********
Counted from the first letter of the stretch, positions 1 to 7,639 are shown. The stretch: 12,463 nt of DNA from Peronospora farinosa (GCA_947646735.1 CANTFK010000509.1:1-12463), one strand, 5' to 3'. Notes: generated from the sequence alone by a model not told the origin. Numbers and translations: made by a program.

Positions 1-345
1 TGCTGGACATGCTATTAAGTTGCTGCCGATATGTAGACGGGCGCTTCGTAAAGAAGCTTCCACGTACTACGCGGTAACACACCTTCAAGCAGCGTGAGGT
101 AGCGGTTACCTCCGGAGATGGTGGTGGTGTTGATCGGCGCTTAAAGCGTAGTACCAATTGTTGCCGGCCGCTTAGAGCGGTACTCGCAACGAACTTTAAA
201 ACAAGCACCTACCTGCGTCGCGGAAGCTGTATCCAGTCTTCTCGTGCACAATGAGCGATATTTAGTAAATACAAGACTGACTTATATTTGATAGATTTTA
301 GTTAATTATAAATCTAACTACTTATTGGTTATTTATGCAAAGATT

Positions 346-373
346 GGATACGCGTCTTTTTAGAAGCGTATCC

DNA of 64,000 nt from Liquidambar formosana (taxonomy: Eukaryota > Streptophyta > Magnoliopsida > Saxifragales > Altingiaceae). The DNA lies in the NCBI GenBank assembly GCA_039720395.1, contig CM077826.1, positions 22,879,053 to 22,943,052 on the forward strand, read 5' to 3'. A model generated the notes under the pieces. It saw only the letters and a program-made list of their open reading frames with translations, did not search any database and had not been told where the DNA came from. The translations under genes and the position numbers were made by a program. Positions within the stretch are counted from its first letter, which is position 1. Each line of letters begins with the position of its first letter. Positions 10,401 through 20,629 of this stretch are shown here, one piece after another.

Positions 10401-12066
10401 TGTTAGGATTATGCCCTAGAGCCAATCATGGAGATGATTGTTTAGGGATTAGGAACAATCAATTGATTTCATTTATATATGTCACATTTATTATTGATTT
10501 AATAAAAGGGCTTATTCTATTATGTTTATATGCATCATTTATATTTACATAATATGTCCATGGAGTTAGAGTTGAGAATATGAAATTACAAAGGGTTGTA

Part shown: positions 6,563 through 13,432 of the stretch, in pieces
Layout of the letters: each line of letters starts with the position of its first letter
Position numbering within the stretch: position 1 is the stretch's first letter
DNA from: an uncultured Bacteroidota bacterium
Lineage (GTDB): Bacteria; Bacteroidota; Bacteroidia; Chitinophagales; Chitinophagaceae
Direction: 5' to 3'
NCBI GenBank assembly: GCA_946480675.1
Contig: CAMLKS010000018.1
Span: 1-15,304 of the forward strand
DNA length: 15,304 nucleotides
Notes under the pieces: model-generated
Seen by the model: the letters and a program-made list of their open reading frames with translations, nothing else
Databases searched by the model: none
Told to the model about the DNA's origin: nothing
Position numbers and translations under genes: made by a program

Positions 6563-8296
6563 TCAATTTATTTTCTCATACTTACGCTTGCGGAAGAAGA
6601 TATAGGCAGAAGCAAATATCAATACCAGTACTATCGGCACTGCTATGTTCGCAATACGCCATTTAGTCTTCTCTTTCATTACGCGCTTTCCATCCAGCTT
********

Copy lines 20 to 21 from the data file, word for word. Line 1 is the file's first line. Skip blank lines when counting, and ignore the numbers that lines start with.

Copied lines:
Contig: CAMLKS010000018.1
Span: 1-15,304 of the forward strand